Our Favorite Books of 2018

OPL staff look back on their favorite books of 2018.

I asked my colleagues to share their some of their favorite books from the last twelve months and here they are! We'd love to hear from you too--please share your favorite books of 2018 in the comments.

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North of the Border

When you think of good things from Canada, what do you think of? Maple syrup? Hockey? Tim Hortons doughnuts? Justin Trudeau?

Do you ever think about Canadian authors? It’s time you did. Here’s a very incomplete sample for you.

Let’s start with Margaret Atwood: novelist, poet, short story writer. Ever since her 1969 debut novel, The Edible Woman, Atwood has been ravishing readers with her prose. Besides her many works of speculative and dystopian fiction, she has published short fiction, non-fiction, fiction for children and teens, two dozen volumes of poetry, and a graphic novel, Angel Catbird. Her 1996 novel, Alias Grace (made into a 2017 Netflix mini-series) won the

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5 Great Reasons to Read Fiction in December 2018

A few of this December's best fiction offerings.

Go figure, this month is turning out to be a slightly slow month for fiction. But if you’re like me, you're still catching up on all of your 2018 reads anyway. Here’s a shorter list of new books so you can join me in a last-ditch effort to catch up with our holds lists. Happy reading!

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Feeling Crafty?

Make your own gifts!

Are you interested in making your own gifts for the holidays? Oakland Public Library can help! We have a broad assortment of craft and baking books for you. From soap making to jewelry making, paper crafts and gifts you can eat there's something for everyone -- even the cats! And if you don't celebrate any particular holiday you'll find plenty of projects to keep you busy during the winter months. 

Skin Care and Candlemaking

101 Homemade ProductsNatural Soap Making for Beginners

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The Great War

"In Flanders fields the poppies blow between the crosses, row on row."

Sunday, November 11, marks the 100th anniversary of the end of World War I, the War to End All War. The armistice that ended the fighting was signed at 11 a.m., Paris time, “the eleventh hour of the eleventh day of the eleventh month.” The Great War decimated a generation in England and on the continent. More than 100,000 Americans also died of injuries or illness after we joined the conflict in April of 1917.

Readers know that the Great War’s trauma produced a legacy of great books. Many fall in the category of well-known classics; others will be less familiar to American readers. We’ll look at a handful of them here.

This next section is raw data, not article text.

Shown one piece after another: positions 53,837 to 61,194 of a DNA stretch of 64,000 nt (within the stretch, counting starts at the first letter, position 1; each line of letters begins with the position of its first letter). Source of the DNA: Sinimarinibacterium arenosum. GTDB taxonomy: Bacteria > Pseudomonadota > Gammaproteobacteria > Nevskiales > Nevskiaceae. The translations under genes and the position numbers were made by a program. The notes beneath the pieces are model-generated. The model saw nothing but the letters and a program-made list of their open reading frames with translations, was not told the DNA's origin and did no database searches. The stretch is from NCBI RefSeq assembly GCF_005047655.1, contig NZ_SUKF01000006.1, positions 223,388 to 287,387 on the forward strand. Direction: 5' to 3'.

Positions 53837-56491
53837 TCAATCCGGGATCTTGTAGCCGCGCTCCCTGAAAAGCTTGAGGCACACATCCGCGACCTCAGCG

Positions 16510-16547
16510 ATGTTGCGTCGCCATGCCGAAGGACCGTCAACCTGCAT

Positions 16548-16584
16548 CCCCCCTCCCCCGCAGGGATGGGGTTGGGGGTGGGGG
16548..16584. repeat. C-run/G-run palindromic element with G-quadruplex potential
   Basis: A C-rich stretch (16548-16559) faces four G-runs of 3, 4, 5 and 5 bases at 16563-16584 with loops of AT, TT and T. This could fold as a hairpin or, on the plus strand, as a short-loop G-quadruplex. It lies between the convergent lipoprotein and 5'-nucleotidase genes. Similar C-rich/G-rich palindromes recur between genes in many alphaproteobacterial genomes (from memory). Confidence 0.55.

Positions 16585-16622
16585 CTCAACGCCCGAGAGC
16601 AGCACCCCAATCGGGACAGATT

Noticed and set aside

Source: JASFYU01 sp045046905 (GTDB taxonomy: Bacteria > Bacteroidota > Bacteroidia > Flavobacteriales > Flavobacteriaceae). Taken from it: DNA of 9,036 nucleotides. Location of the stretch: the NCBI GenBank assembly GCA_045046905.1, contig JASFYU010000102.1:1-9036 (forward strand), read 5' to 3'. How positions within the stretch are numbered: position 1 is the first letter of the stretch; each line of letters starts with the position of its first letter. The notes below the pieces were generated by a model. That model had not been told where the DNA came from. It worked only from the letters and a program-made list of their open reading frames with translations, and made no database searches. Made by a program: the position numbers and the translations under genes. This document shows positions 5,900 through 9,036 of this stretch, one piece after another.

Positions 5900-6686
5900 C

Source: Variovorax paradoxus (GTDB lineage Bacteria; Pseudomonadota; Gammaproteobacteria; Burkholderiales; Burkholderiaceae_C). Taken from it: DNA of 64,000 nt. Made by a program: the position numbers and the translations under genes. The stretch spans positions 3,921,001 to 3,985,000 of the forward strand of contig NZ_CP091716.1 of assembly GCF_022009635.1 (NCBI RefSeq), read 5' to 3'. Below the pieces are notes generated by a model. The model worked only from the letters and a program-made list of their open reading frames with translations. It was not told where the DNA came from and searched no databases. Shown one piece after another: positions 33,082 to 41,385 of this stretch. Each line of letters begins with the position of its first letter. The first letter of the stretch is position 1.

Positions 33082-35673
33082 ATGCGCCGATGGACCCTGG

One of the great histories of World War I is Barbara Tuchman’s 1962  The Guns of August. She begins her story with the funeral of Edward VII in 1910 and covers the full sweep of the war.

Two memoirs of the war are worth your

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10 Great Reasons to Read Fiction in November 2018

Any room on your holds list? Here are some of the most tempting novels and story collections coming out this November.

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Books by Trans and Gender Variant Authors

Looking for poetry, fiction, and non-fiction reads by trans, non-binary, and gender non-conforming authors? Look no further!

Listed below are some new and not-so-new books written by trangender and gender variant authors available at Oakland Public Library. For a description of each book, just click on the title link.

 Fiction and Poetry

 All the Birds in the Sky            
Asegi Stories     

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New Books By Indigenous North American Writers

Exciting new fiction, poetry and nonfiction by indigenous authors.

November is Native American Heritage Month and OPL has new books by Indigenous North American authors to keep you reading throughout the month and year. Fiction, poetry, memoir, biography, and cookbooks are among the the new books we recently added to our collection.

Happy reading!

Fiction and Poetry

Where the Dead Sit Talking     Mapping the Interior     There There

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Scare Your Socks Off

In which we load you up with enough scary books to hold you until NEXT Halloween.

October ends with Halloween, favorite dress-up holiday for the young and not-so-young, season of scary movies and frights big and small. Yes, yes, for you purists, Halloween has its roots in the Celtic observance of Samhain, marking the halfway point between the autumnal equinox and the winter solstice, a liminal time when the unquiet souls of the dead must be appeased. A person could go on and on in this vein. But we’re here today to talk about scary books. At the library, we get asked for them a lot. All year long, but especially right around now.

Are you ready for a scary, scary read? Here’s help.

You could start chronologically. There’s agreement among scholars that Horace Walpole’s 1764 novel The Castle of Otranto was the first gothic novel, precursor to horror, with its exploration of fear and the supernatural.

As gothic morphed

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Happy Black Speculative Fiction Month

Celebrate Black Speculative Fiction month with these books at OPL!

October is Black Speculative Fiction month. Oakland Public Library has books to keep you engaged throughout the month and beyond. Highlighed below are  some of the authors, titles and series that you can find on our shelves. 

All descriptions are provided by the publishers.

Octavia Butler: Earthseed Saga

Parable of the Sower               Parable of the Talents

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